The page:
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Treatment With Copper in Patients With Mild Alzheimer´s Dementia

This study has been completed.
University of Goettingen, Section Neurobiology (Head: Prof. Dr. T. Bayer), Germany
Information provided by:
University Hospital, Saarland Identifier:
First received: January 23, 2008
Last updated: February 5, 2008
Last verified: January 2008
The efficacy of 8 mg of copper daily regarding cognitive function, content of beta amyloid protein in the CSF and volumetric changes in the brain will be examined in a first double-blind, placebo-controlled human clinical trial conducted in 70 patients with mild Alzheimer´s dementia.

Condition Intervention Phase
Alzheimer´s Disease
Dietary Supplement: copper
Dietary Supplement: placebo
Phase 2

Study Type: Interventional
Study Design: Allocation: Randomized
Intervention Model: Parallel Assignment
Masking: Double Blind (Participant, Care Provider, Investigator, Outcomes Assessor)
Primary Purpose: Treatment

Resource links provided by NLM:

Further study details as provided by University Hospital, Saarland:

Primary Outcome Measures:
  • change of cognitive function, measured by ADAS-cog [ Time Frame: one year ]

Secondary Outcome Measures:
  • change of beta amyloid in the CSF and volumetric changes in the brain [ Time Frame: one year ]

Enrollment: 68
Study Start Date: March 2004
Primary Completion Date: August 2007 (Final data collection date for primary outcome measure)
Arms Assigned Interventions
Experimental: 1
efficacy of the intake of 8 mg of copper daily per os for one year under observation of cognitive status unless unacceptable side effects appear
Dietary Supplement: copper
intake of copper orotate 8 mg per day per os, once daily for one year, vs. placebo under observation of the cognitive status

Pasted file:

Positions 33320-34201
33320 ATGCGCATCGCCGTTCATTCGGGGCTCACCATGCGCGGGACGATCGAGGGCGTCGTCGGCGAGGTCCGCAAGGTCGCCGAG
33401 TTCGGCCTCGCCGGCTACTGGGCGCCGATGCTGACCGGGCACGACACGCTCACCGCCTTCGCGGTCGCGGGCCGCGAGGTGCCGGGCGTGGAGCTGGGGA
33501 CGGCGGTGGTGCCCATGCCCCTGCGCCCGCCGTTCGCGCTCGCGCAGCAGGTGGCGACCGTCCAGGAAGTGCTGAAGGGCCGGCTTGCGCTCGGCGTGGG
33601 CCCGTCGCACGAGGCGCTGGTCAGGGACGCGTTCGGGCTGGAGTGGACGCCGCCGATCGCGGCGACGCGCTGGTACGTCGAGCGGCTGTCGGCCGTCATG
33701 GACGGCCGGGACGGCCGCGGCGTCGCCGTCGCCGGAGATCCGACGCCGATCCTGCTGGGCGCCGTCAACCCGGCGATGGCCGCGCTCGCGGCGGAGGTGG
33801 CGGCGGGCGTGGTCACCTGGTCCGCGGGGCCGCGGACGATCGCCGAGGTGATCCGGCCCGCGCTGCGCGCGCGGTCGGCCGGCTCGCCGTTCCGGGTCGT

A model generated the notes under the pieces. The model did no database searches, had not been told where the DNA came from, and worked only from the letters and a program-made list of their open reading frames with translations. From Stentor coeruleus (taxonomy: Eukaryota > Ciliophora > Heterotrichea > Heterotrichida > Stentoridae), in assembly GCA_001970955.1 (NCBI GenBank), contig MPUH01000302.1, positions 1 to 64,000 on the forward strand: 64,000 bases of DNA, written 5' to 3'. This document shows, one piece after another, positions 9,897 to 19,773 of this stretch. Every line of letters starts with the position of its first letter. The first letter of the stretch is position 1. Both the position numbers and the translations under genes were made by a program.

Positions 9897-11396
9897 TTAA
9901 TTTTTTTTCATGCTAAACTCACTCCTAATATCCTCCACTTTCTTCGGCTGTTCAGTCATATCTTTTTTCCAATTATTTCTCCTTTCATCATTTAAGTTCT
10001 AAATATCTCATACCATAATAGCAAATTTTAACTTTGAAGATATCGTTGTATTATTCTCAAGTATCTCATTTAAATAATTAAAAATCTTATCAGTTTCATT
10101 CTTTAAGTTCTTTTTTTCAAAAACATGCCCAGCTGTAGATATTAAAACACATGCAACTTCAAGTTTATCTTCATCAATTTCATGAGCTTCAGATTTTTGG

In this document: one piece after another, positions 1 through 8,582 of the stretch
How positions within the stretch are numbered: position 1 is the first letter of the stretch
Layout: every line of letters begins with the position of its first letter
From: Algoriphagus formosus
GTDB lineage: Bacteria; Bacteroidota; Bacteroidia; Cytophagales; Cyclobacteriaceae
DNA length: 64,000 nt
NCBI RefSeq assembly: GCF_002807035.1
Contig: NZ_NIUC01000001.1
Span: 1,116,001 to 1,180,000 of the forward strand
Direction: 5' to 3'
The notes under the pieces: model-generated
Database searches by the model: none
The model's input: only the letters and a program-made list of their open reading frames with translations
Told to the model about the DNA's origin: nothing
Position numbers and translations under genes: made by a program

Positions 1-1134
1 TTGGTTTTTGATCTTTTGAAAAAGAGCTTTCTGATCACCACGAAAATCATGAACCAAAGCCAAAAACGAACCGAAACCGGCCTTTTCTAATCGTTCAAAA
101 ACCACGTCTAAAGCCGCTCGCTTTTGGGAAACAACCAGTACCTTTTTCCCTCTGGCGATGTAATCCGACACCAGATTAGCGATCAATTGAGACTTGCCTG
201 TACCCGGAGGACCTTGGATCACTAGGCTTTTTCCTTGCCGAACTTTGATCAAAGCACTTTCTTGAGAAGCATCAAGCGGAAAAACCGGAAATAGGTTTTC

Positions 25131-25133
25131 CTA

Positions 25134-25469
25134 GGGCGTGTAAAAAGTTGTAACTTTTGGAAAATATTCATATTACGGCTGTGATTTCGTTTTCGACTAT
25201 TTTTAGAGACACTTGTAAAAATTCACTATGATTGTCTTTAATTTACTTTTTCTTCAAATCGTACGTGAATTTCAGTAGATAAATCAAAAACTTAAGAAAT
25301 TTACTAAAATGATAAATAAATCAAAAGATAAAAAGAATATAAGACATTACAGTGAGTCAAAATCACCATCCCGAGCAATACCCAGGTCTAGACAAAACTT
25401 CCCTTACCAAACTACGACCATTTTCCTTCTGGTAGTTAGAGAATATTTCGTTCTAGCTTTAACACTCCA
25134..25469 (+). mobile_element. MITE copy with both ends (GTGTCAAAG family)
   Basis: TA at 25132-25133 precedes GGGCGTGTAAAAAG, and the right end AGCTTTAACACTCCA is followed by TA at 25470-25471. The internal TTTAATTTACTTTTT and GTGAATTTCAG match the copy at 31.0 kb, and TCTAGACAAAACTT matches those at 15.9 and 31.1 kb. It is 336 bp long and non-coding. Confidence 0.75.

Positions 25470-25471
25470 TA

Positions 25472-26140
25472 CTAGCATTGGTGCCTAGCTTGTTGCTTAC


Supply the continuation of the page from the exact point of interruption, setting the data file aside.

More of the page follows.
Placebo Comparator: 2
Dietary Supplement: placebo


Ages Eligible for Study:   50 Years to 80 Years   (Adult, Senior)
Sexes Eligible for Study:   All
Accepts Healthy Volunteers:   No

Inclusion Criteria:

  • male or female patients
  • between 50 and 80 years
  • criteria of mild dementia
  • probable Alzheimer´s dementia according to NINCDS-ADRDA criteria
  • given written informed consent
  • having a relative who can fill out questionnaire; caregiver consent
  • free of serious and unstable somatic illness

Exclusion Criteria:

  • unable to give informed consent
  • unable to take cholinesterase inhibitors
  • unapproved medication
  • moderate to severe Alzheimer´s disease
  • dementia of other etiology
  • history of alcohol, drug or medication abuse
  • other psychiatric disorder, e. g. schizophrenia
  • known copper and zinc storage disease
  • known copper and zinc intolerance
  • vegans
  • known severe allergies or intolerances
  • insufficient knowledge of the German language
  • female patients of childbearing potential, pregnant or nursing patients
  • participation in a clinical trial within the past 30 days before onset of this study
  • severe somatic diseases and high mortality rate AST, ALT, GGT, GLDH, AP or bilirubin being a two-fold above the normal range
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Please refer to this study by its identifier: NCT00608946

Sponsors and Collaborators
University Hospital, Saarland
University of Goettingen, Section Neurobiology (Head: Prof. Dr. T. Bayer), Germany
Principal Investigator: Frank G Pajonk, M.D., lecturer Dept. of Psychiatry and Psychotherapy, The Saarland University Hospital
  More Information

Additional Information:
Responsible Party: Frank-Gerald Pajonk, M.D., Lecturer, Dept. of Psychiatry and Psychotherapy, The Saarland University Hospital Identifier: NCT00608946     History of Changes
Other Study ID Numbers: UKS-PSY-DEM-01
Study First Received: January 23, 2008
Last Updated: February 5, 2008

Keywords provided by University Hospital, Saarland:
efficacy of treatment with copper in patients with mild Alzheimer´s disease
cognitive status over time
CSF and volumetric data over time (1 year)

Additional relevant MeSH terms:
Alzheimer Disease
Brain Diseases
Central Nervous System Diseases
Nervous System Diseases
Neurodegenerative Diseases
Neurocognitive Disorders
Mental Disorders
Trace Elements
Growth Substances
Physiological Effects of Drugs processed this record on April 28, 2017